Whether you are going to a commuter college by choice or default, there are definitely many helpful tips to follow to enhance your college experience. Going to a commuter college is not always everyone’s first choice. With the rising costs of college tuition, living at home and commuting to classes often seems like the best option. Or you may be working a local part-time job that you simply cannot afford to leave. Whatever your reasons are, I suggest following any or all of the tips that apply to you. And for all the ladies that are bummed out about not going away to school, I have to tell you that going to a commuter college was one of the best decisions I ever made.
When going to a commuter college, most assume that the halls are lifeless and the staff doesn’t really care. But if you look further than the inaccurate cultural stereotypes community colleges carry, you will find that there are so many resources and opportunities for budding scholars. Going to a commuter college may seem like a letdown for those who can’t afford to go away, but it may just turn out to be a blessing in disguise after all.
Something great about going to a commuter college is that the classes usually have a wide range of students, in the sense that the age ratio is wider and there is typically an ethnically diverse student-body. Though you may have been brought up in one area of town, going to a commuter college may force you to venture out into unknown territory and perhaps a more urban section of your region. Just being open to that experience and the different types of people you may end up meeting is an important step in having an enjoyable experience at a commuter college.
Going to a commuter college undoubtedly presents you with a lot more freedom than you would normally encounter while dorming away at school. For example, a convenient thing about going away is that you basically have everything there for you as far as food, entertainment, friends and recreational resources. More than likely at a commuter school, you will have to seek out many of these things on your own, so remember to be smart about it. Commuting to school leaves you with many opportunities along the way as far as working and taking classes, and even fostering an off-campus dating and social life with people whose friends and family live not far from you.
This is advice I would give to students regardless of whether they are commuting or going away to school, but nevertheless it is especially important when traveling to and from an urban setting. Going to a commuter college doesn’t allow you to just roll out of bed, walk to class and go right back to sleep in your dorm after class. Though you should try to avoid it, more likely than not you will probably end up having to take classes late at night at one time or another and have to commute back home when it’s dark out. Don’t hesitate to carpool and travel in groups! The world is generally a safe place but just know your surroundings. It doesn’t hurt to make friends in your classes so that you have people in the area that you can count on.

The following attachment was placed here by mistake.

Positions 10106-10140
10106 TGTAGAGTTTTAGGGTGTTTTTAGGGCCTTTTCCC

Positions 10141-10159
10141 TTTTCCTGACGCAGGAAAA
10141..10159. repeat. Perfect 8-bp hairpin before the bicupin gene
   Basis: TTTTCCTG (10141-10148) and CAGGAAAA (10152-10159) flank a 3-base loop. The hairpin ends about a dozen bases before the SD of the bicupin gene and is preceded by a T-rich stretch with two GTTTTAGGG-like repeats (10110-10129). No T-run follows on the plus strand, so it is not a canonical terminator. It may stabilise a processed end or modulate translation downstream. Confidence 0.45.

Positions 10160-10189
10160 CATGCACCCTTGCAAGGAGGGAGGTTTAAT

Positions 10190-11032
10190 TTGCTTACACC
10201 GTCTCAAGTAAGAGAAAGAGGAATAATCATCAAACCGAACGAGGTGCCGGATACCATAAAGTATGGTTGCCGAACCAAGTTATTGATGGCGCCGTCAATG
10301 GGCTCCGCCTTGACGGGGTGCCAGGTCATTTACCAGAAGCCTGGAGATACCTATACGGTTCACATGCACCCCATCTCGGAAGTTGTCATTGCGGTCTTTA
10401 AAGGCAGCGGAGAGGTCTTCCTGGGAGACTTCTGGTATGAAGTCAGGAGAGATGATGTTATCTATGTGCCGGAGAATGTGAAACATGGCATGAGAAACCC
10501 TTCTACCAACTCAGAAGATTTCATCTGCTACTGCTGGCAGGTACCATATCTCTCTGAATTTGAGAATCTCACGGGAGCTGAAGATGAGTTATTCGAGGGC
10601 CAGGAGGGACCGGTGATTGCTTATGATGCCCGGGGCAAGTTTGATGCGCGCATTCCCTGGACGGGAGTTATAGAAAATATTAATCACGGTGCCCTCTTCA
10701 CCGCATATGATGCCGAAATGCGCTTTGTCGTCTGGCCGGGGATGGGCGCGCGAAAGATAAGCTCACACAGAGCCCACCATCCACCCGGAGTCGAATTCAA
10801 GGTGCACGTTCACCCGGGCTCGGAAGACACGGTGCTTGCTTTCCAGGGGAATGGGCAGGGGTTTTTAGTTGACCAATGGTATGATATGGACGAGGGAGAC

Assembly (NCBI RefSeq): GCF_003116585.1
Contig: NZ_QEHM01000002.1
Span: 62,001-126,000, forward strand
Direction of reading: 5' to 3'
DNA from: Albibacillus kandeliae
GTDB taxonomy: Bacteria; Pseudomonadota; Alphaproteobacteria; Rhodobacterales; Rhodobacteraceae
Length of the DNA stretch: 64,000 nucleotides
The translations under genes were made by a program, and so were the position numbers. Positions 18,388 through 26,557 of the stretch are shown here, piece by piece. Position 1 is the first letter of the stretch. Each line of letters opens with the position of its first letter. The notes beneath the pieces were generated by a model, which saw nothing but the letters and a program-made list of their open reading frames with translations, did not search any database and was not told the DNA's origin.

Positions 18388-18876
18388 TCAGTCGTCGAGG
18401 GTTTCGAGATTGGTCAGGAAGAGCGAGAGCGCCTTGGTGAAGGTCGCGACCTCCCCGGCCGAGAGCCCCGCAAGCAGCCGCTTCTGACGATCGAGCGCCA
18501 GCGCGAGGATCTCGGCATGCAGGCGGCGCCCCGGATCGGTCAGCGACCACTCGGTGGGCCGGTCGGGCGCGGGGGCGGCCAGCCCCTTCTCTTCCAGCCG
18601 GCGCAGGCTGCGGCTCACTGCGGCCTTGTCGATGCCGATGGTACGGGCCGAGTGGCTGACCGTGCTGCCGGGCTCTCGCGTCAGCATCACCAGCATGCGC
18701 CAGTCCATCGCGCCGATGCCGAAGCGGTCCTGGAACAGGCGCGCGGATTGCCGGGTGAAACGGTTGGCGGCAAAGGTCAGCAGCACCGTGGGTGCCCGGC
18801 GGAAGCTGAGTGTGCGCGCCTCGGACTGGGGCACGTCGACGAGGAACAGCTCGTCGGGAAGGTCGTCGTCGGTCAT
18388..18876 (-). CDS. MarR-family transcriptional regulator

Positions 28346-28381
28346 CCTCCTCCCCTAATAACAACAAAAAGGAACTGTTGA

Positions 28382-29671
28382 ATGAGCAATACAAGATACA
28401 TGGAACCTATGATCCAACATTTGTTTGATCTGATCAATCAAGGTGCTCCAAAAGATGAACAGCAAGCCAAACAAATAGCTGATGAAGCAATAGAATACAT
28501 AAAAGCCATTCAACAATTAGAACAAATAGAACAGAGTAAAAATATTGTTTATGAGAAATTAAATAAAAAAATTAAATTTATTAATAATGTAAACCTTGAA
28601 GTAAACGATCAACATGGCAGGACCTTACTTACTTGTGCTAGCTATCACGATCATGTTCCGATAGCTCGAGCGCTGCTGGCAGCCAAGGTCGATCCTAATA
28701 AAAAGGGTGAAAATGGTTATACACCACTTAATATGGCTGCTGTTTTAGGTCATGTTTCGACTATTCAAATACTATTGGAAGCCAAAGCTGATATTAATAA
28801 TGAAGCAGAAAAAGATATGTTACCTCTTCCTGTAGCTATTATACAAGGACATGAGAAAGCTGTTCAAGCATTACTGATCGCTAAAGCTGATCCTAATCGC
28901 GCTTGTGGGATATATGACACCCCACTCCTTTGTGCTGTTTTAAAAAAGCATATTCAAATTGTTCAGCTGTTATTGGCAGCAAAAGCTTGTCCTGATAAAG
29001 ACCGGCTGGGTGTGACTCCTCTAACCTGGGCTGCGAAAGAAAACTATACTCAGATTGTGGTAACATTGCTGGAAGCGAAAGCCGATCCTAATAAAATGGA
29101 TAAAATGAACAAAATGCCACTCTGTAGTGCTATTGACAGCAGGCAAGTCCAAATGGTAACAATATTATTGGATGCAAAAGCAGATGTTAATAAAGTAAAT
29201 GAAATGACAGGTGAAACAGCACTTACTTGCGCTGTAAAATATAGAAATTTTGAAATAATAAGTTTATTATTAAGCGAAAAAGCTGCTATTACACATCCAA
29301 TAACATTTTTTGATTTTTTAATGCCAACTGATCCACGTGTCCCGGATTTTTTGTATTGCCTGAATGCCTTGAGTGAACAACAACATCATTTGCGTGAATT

The sad truth about being a college student is that for four years you are inevitably spending more than you are saving. Going to a commuter college often cuts those costs in half since you are staying at home and usually taking advantage of your parent or guardian's financial support. Nonetheless, when you’re out all day on your own taking classes, fight the urge to buy an extravagant lunch at an off-campus café. This same principle will also be helpful when you first go out into the workforce and you’re also trying to cut costs. Besides, if you think about it, most of the things you can buy out you can find right in your pantry at home and the things you can’t aren’t healthy for you anyway! Similarly, it’s very important to stay healthy and keep your energy up while studying and traveling as well, and unhealthy foods won’t do that.
Another awesome benefit about going to a commuter college is that most of the people you come into contact with reside in the same regional area as you. For example, I go to a commuter school in New York City, and most of the people that I meet live within the five boroughs and the tri-state area. Think about it, if people are commuting from their parents' house, they probably won’t be traveling to classes for more than an hour and a half each way at most. What this means for you is that when you graduate you have a strong possibility of networking your way into your future job through your school. If you decided to go away to college halfway across the country, your chances of landing a job offer through one of your professors will be smaller, given that their connections are usually limited to local employers and perhaps well-known national companies. But at a commuter college, the professors know many of the local employers and networking locally is fairly simple.
Going to a commuter college means that you are commuting to class every day, and whether your trip takes you twenty minutes or an hour and a half, it can’t hurt to listen to some relaxing music along the way. I find listening to music on my way to class keeps me calm and grounded once I start studying. By the same token, after a long and stressful day, being able to wind-down while listening to music on my way back allows me to come home with a clear mind. So be sure to create a playlist that you may even enjoy listening to during your commute and it’ll make your travels all the more pleasant.
Going to a commuter college may come with many ups and downs, but it doesn’t mean you can’t have a college experience that's just as fulfilling as someone living in a dorm far away. Did you choose attending a commuter college over going away? Can you think of any tips I missed that help or helped you? Which type of college experience do you prefer? Don’t hesitate to share your thoughts!
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